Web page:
Thanks to you, Doorways has remained open, continuing to serve current clients and welcoming new families into our care.
In the four months since COVID-19 hit our community, we served 133 people in shelter and housing, 30 of whom we housed in hotels for their health due to the pandemic.
Unable to provide therapy in person, we secured new technology which enabled our therapists to continue serving clients via nearly 600 telemental health sessions.
We are so grateful for all you’ve made possible these past four months. We thank you in advance for continuing to support families at Doorways as we face new challenges together, such as returning to school, virtually and/or in person.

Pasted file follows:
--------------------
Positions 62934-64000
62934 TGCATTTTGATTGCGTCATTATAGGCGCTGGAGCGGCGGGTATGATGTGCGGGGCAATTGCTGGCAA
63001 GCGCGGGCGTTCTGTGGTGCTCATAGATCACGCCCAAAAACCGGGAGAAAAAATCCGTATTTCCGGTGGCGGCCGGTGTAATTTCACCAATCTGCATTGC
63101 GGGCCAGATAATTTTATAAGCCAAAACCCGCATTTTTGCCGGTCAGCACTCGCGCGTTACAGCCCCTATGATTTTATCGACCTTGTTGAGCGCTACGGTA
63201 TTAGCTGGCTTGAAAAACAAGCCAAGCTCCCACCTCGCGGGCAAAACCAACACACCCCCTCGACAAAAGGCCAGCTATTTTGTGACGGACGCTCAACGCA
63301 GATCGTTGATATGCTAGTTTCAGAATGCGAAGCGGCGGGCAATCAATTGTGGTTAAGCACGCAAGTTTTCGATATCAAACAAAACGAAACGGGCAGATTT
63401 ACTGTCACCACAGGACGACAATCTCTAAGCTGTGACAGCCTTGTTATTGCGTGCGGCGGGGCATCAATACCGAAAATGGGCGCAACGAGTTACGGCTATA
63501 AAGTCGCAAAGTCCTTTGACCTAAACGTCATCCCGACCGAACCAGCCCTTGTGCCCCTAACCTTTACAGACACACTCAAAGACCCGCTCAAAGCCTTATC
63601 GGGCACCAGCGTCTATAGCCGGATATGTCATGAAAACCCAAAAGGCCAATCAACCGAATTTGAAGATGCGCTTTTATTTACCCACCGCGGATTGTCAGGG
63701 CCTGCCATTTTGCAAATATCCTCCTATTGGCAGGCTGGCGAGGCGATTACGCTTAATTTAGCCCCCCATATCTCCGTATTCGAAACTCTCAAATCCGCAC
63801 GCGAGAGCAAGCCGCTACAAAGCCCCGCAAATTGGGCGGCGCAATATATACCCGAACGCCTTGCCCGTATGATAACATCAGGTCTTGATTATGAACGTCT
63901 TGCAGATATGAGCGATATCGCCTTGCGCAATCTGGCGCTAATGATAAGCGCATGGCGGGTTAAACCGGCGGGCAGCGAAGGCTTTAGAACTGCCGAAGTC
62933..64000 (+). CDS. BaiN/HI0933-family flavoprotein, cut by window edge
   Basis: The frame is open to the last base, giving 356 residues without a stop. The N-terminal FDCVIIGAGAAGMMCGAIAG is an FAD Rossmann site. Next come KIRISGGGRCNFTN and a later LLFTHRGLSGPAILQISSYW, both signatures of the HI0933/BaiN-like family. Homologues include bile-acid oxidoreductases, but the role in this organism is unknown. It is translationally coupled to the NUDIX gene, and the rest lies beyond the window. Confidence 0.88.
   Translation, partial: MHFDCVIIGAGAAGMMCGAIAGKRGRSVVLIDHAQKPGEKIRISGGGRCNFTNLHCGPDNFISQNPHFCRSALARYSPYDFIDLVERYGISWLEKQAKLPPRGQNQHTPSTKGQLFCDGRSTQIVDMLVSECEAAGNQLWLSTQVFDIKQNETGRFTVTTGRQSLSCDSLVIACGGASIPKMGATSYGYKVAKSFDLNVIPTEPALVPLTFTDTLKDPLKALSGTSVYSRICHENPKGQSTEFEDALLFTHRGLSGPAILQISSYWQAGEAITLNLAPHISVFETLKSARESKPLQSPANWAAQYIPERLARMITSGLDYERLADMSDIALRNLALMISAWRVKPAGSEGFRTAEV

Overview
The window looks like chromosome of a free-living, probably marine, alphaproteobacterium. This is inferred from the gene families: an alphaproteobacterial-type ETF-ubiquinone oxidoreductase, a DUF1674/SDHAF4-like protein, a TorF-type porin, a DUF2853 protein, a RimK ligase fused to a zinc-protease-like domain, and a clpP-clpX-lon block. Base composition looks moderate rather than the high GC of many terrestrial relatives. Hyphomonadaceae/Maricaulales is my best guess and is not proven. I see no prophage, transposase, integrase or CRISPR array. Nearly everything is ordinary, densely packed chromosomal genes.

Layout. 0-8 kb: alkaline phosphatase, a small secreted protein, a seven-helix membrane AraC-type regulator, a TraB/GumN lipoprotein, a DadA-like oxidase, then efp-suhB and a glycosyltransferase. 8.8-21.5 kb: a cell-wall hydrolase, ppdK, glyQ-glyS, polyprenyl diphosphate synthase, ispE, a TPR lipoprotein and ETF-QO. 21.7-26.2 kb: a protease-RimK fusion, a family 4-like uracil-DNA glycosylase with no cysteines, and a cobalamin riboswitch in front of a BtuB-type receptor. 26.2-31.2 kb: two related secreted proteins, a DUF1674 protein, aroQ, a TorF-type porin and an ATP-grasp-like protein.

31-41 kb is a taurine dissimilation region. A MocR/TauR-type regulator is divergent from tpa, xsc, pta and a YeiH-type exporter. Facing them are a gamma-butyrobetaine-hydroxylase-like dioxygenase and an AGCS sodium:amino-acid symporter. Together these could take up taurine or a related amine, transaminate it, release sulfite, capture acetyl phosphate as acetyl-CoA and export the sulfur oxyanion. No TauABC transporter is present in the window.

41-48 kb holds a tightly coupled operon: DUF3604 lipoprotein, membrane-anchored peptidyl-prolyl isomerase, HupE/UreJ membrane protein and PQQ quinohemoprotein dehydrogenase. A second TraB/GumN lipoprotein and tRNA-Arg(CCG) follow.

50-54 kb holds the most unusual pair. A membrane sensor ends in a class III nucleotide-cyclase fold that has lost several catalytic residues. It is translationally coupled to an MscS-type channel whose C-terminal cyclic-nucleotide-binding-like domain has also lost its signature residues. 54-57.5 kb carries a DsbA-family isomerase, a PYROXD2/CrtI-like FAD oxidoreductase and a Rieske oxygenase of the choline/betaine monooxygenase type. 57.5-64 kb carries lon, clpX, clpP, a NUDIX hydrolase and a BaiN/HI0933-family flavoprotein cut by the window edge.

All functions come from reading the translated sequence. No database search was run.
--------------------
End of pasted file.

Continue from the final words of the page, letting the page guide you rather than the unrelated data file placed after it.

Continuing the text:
“It has been an incredibly painful few weeks as we have all watched events unfold in the wake of the awful murder of George Floyd and loss of many other Black lives. The aftermath and outpouring of emotions across the country has demanded justice. The new calls to end racism are steady and justified. We support these efforts and join the community in a call to end the systemic economic and racial injustice that persists and devalues Black lives. All of this is happening in the midst of the COVID-19 pandemic and an unprecedented economic downturn that is bringing massive job and wage loss, housing instability and overall insecurity to families, amplifying the need for the housing and supportive services Doorways brings to the Arlington community.” Download the complete statement to continue reading.